Efficacy of High-Dose Vitamin D Supplements for Elite Athletes

Owens, Daniel J., Tang, Jonathan C. Y., Bradley, Warren J., Sparks, S. Andy, Fraser, William D., Morton, James P. and Close, Graeme L. (2017) Efficacy of High-Dose Vitamin D Supplements for Elite Athletes. Medicine and Science in Sports and Exercise, 49 (2). 349–356. ISSN 0195-9131

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Abstract

Purpose: Supplementation with dietary forms of vitamin D is commonplace in clinical medicine, elite athletic cohorts and the general population, yet the response of all major vitamin D metabolites to high doses of vitamin D is poorly characterized. We aimed to identify the responses of all major vitamin D metabolites to moderate and high dose supplemental vitamin D3. Methods: A repeated measures design was implemented in which 46 elite professional European athletes were block randomized based on their basal 25[OH]D concentration into two treatment groups. Athletes received either 35,000 or 70,000 IU.week-1 vitamin D3 for 12 weeks and 42 athletes completed the trial. Blood samples were collected over 18 weeks to monitor the response to supplementation and withdrawal from supplementation. Results: Both doses led to significant increases in serum 25[OH]D and 1,25[OH]2D3. 70,000 IU.week-1 also resulted in a significant increase of the metabolite 24,25[OH]¬2D at weeks 6 and 12 that persisted following supplementation withdrawal at week 18, despite a marked decrease in 1,25[OH]2D3. Intact PTH was decreased in both groups by week 6 and remained suppressed throughout the trial. Conclusions: High dose vitamin D3 supplementation (70,000 IU.week-1) may be detrimental for its intended purposes due to increased 24,25[OH]2D production. Rapid withdrawal from high dose supplementation may inhibit the bioactivity of 1,25[OH]2D3 as a consequence of sustained increases in 24,25[OH]2D that persist as 25[OH]D and 1,25[OH]2D concentrations decrease. These data imply that lower doses of vitamin D3 ingested frequently may be most appropriate and gradual withdrawal from supplementation as opposed to rapid withdrawal may be favorable.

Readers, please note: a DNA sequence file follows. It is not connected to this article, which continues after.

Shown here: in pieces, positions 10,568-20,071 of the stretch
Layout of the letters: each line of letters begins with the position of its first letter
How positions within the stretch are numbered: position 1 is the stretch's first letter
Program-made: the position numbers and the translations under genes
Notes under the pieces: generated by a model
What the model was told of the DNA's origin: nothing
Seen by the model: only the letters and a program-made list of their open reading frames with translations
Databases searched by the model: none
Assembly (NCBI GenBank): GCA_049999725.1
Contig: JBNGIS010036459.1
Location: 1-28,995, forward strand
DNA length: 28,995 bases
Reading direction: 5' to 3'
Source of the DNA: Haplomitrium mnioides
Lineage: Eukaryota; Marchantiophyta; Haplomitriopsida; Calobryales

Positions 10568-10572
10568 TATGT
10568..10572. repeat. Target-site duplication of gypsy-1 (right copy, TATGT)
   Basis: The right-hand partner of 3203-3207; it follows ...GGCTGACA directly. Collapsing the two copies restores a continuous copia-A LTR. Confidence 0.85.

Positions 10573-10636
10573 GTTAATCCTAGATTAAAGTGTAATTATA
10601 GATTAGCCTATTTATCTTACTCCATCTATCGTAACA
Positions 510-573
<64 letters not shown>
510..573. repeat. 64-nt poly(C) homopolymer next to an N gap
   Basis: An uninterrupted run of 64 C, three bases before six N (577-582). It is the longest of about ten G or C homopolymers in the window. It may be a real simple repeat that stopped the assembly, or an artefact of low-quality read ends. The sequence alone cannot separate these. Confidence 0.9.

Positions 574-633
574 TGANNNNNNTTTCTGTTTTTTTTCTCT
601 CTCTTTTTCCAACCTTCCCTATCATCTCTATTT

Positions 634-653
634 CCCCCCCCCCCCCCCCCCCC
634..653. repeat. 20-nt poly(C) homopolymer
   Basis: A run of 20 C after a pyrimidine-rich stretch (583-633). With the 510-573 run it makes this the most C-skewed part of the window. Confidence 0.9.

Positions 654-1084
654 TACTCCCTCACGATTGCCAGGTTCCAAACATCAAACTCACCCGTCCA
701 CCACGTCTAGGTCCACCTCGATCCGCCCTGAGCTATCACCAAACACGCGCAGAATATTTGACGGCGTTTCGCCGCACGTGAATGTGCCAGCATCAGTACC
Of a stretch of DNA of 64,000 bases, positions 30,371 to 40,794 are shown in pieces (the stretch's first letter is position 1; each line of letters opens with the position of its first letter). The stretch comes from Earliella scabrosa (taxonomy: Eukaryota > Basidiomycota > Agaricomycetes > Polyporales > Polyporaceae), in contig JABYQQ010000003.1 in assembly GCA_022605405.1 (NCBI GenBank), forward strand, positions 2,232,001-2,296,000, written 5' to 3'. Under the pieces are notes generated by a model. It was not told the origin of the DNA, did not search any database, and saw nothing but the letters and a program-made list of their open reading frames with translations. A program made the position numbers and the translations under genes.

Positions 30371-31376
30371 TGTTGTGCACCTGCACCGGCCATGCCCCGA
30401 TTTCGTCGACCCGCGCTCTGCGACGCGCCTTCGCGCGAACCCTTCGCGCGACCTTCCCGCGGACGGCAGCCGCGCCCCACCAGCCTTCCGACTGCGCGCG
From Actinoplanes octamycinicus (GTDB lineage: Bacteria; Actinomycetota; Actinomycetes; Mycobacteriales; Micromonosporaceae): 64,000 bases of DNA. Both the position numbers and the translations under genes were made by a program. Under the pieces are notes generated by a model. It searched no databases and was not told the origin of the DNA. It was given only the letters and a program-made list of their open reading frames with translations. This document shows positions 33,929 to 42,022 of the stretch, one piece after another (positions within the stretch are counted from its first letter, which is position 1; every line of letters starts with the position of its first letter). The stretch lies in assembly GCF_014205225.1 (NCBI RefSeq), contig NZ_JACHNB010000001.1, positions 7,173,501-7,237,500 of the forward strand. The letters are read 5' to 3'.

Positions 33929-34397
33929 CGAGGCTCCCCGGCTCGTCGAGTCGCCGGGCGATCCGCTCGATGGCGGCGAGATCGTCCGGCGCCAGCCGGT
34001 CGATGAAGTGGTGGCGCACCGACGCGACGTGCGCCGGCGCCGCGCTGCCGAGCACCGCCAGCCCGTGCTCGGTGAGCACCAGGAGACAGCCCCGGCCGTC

Item Type: Article
Uncontrolled Keywords: 25-hydroxyvitamin d,24,25-dihydroxyvitamin d,1,25-dihydroxyvitamin d3,parathyroid hormone,vitamin d
Faculty \ School: Faculty of Medicine and Health Sciences > Norwich Medical School
Depositing User: Pure Connector
Date Deposited: 26 Sep 2016 17:00
Last Modified: 01 Aug 2020 23:39
URI: https://ueaeprints.uea.ac.uk/id/eprint/60599
DOI: 10.1249/MSS.0000000000001105

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